Wells Fargo & Co. eliminated product sales goals for its consumer bankers as the company seeks to reassure regulators, lawmakers and customers after employees opened accounts without clients’ approval.

“We want to make certain our customers have full confidence that our retail bankers are always focused on the best interests of customers,” Chief Executive Officer John Stumpf said Tuesday in a statement.

Stumpf, 62, was asked to testify in Washington on the bank’s alleged misconduct after it agreed to pay $185 million in fines over claims that it opened more than 2 million unauthorized accounts. The elimination of the sales goals, effective Jan. 1, follows instructions from the lender to U.S. call center workers to temporarily halt cross-selling of financial products.

The Senate Banking Committee plans to hold a hearing Sept. 20 on San Francisco-based Wells Fargo, following last week’s enforcement case in which regulators accused bank employees of opening deposit and credit-card accounts without approval to meet sales goals. Stumpf is among executives who’ve been asked to appear, a spokeswoman for the committee said Monday.

The allegations have been a black eye for San Francisco-based Wells Fargo, the biggest U.S. home lender and a marquee investment for billionaire Warren Buffett, whose Berkshire Hathaway Inc. is the bank’s largest shareholder.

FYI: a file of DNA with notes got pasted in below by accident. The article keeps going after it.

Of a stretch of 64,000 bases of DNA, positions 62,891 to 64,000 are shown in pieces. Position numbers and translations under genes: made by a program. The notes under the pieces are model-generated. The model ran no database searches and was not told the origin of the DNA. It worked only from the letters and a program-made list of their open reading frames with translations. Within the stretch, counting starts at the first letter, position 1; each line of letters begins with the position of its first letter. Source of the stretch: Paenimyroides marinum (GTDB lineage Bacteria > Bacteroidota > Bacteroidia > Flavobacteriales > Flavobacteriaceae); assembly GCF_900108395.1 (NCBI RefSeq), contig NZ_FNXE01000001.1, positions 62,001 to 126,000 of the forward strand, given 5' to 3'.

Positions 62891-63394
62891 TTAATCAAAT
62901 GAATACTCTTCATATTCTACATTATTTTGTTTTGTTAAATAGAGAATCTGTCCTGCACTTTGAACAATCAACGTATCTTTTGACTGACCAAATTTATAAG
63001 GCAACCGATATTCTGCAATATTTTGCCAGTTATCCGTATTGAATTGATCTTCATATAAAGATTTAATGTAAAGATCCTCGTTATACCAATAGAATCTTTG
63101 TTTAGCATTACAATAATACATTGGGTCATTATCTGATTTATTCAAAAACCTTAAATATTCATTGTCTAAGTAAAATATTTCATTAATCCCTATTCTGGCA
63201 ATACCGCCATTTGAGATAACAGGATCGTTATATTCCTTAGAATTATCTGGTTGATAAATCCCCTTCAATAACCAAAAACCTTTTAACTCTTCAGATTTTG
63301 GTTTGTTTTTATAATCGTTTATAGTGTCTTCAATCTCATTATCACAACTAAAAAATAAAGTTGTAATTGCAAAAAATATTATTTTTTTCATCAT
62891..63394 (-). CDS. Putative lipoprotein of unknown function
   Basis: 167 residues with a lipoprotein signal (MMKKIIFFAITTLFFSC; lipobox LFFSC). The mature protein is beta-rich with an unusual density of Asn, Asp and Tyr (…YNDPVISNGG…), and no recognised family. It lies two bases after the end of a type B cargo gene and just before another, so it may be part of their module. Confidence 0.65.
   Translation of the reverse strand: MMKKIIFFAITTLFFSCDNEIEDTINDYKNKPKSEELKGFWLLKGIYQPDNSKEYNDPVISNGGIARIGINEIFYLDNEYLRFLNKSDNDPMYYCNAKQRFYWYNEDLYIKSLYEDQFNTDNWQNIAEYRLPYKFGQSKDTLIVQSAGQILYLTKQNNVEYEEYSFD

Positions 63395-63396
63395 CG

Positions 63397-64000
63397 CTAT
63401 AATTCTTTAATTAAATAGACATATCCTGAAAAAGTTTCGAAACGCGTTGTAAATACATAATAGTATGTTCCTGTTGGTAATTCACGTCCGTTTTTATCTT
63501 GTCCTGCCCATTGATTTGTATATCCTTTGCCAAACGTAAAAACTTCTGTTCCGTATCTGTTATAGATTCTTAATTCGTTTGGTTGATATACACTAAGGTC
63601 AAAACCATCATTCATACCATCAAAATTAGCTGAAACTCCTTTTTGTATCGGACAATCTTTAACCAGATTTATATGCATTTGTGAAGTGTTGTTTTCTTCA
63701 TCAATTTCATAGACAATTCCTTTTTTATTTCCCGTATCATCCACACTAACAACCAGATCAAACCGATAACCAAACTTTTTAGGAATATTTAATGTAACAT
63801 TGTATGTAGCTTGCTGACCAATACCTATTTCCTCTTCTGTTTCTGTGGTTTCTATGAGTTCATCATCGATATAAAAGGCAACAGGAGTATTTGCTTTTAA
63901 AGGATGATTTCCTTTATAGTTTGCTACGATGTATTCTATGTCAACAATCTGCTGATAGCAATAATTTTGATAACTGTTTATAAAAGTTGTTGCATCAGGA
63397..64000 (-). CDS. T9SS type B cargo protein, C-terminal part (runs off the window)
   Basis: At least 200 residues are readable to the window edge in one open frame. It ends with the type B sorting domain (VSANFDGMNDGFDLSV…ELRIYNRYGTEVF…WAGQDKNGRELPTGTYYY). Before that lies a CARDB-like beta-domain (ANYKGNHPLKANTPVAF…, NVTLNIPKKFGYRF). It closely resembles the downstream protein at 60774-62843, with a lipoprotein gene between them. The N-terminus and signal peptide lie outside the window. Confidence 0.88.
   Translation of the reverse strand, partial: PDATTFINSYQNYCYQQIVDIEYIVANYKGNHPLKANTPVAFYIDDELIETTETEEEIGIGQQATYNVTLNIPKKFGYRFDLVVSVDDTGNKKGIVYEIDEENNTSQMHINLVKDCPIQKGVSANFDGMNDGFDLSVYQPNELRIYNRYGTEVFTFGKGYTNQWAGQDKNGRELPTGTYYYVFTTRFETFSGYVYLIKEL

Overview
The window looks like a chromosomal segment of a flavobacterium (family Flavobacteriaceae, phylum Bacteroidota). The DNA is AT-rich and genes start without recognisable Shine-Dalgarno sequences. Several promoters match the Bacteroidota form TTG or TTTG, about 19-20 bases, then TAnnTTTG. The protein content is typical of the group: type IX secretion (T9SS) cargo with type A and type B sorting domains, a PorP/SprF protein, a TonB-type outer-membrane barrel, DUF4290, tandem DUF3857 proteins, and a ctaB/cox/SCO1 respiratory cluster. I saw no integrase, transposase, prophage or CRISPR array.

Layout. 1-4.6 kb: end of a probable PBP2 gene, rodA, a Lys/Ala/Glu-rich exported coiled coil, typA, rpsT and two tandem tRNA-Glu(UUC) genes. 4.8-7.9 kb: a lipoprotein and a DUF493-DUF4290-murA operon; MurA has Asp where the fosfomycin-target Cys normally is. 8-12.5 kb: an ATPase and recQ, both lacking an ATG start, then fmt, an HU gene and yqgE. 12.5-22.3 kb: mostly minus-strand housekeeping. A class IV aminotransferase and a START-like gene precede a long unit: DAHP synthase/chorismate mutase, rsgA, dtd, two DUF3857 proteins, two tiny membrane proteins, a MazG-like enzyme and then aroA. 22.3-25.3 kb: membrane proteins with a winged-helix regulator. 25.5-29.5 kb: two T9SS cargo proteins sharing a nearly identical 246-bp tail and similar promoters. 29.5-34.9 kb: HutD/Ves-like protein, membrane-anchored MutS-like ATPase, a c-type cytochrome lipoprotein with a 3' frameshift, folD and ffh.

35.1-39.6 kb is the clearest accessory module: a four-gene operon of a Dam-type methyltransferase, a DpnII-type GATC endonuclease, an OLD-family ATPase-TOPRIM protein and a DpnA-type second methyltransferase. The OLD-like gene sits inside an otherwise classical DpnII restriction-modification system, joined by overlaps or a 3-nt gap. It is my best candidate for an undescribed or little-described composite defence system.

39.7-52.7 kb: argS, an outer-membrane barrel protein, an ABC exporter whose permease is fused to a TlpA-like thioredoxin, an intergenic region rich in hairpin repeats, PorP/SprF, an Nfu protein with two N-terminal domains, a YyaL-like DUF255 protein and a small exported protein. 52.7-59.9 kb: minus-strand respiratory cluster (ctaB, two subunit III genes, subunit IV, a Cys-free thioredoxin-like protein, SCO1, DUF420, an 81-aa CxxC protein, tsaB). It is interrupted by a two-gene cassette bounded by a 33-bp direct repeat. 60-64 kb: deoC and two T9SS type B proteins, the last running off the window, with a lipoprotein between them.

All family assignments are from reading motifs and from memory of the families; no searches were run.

Taking a Pause

“We asked the team to pause on the sales part of our calls,” Mary Eshet, a spokeswoman for the lender, said Monday.

Wells Fargo declined 0.4 percent to $48.54 Monday in New York, the worst performance in the 24-company KBW Bank Index. The lender’s stock has lost 11 percent this year, while the S&P 500 Financials Index gained 1.6 percent.

The lender expected higher call volumes from customers in response to news of the $185 million settlement, and from the busy post-Labor Day period, the company said. Performance and incentive adjustments will made by the end of the month.

Revelations that bank employees had opened the accounts are “highly disturbing” and could hurt holders of the bank’s debt, Moody’s Investors Service said Monday.